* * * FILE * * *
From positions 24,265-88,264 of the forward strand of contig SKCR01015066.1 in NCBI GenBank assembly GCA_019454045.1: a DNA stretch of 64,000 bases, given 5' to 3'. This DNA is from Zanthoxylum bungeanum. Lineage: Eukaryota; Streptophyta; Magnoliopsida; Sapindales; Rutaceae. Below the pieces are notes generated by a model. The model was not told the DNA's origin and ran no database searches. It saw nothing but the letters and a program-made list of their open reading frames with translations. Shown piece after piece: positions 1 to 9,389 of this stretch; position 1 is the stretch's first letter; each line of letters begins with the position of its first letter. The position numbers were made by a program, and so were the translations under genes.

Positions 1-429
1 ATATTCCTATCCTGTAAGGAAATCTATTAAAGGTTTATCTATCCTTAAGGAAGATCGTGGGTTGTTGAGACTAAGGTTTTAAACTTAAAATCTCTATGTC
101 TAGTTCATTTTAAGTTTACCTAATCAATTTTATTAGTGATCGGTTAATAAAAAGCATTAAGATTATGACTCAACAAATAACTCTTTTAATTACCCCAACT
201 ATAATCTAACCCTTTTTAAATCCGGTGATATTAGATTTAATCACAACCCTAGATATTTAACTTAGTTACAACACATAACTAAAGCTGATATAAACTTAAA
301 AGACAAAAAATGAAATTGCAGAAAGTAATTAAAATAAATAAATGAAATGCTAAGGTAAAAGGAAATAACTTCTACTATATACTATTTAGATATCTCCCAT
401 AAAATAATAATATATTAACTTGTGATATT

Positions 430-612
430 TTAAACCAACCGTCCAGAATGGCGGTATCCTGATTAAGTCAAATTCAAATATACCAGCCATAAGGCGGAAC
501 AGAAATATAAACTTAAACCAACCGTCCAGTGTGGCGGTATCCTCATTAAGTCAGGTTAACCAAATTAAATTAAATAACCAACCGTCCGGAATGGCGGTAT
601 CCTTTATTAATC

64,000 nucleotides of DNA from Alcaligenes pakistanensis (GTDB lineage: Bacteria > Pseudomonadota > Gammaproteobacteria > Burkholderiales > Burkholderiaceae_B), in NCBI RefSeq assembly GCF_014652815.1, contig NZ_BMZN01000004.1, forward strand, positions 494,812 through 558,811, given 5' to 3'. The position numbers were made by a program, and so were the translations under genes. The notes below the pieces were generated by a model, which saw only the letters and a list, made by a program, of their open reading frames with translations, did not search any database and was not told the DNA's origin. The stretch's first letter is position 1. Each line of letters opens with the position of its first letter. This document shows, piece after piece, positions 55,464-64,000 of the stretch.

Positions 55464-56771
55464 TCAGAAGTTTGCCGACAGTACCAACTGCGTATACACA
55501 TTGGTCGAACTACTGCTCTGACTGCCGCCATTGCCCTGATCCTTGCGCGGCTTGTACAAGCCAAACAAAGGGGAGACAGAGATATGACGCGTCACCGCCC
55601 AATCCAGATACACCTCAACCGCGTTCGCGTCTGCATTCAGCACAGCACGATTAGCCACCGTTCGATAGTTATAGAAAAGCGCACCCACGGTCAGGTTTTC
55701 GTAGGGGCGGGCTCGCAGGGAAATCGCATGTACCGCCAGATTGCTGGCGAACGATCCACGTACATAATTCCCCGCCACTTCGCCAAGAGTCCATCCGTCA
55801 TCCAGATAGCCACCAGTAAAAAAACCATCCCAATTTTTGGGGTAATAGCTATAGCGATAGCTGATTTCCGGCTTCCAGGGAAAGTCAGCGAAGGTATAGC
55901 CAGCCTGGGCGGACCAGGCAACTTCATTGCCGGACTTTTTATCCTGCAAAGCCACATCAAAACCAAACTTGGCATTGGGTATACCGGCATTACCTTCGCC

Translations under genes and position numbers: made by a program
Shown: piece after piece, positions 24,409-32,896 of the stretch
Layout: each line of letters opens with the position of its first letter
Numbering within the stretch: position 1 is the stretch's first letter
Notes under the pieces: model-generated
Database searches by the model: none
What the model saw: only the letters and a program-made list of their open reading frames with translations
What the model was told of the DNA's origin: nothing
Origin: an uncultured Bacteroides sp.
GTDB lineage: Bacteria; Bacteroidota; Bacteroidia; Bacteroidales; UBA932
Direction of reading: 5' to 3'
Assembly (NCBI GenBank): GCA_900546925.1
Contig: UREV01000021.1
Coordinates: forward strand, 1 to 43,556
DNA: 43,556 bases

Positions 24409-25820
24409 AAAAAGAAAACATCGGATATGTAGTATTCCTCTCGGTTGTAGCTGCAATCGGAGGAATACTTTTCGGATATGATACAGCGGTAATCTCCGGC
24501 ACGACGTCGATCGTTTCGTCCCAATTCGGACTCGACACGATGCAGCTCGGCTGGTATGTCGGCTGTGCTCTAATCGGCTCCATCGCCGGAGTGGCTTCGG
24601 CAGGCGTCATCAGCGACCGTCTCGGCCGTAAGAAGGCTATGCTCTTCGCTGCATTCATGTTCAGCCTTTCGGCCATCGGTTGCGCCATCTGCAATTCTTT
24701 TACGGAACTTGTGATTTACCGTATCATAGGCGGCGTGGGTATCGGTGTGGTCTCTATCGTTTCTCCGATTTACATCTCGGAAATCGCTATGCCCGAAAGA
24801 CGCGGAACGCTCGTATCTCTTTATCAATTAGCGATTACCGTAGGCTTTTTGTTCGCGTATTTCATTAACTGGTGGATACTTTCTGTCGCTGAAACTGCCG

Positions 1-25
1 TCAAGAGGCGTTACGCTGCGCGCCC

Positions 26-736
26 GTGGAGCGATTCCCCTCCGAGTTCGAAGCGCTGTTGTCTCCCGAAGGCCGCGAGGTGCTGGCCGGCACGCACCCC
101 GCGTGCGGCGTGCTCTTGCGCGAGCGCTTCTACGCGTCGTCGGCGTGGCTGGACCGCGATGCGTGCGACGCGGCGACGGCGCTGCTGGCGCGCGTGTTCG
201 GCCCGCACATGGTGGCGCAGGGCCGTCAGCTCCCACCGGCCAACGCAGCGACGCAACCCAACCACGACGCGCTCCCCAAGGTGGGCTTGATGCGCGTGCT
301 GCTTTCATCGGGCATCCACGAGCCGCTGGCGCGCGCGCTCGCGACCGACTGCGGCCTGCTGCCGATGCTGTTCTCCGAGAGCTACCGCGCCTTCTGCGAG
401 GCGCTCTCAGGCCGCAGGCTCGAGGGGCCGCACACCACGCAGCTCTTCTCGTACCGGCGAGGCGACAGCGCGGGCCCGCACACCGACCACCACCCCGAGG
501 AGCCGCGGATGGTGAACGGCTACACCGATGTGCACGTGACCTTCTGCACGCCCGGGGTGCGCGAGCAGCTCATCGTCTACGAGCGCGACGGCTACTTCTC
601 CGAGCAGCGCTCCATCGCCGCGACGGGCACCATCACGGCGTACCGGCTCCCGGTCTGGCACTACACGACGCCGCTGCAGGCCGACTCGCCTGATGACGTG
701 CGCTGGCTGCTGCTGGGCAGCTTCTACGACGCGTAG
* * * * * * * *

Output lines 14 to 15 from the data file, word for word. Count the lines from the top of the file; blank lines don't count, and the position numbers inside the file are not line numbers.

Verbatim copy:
55464 TCAGAAGTTTGCCGACAGTACCAACTGCGTATACACA
55501 TTGGTCGAACTACTGCTCTGACTGCCGCCATTGCCCTGATCCTTGCGCGGCTTGTACAAGCCAAACAAAGGGGAGACAGAGATATGACGCGTCACCGCCC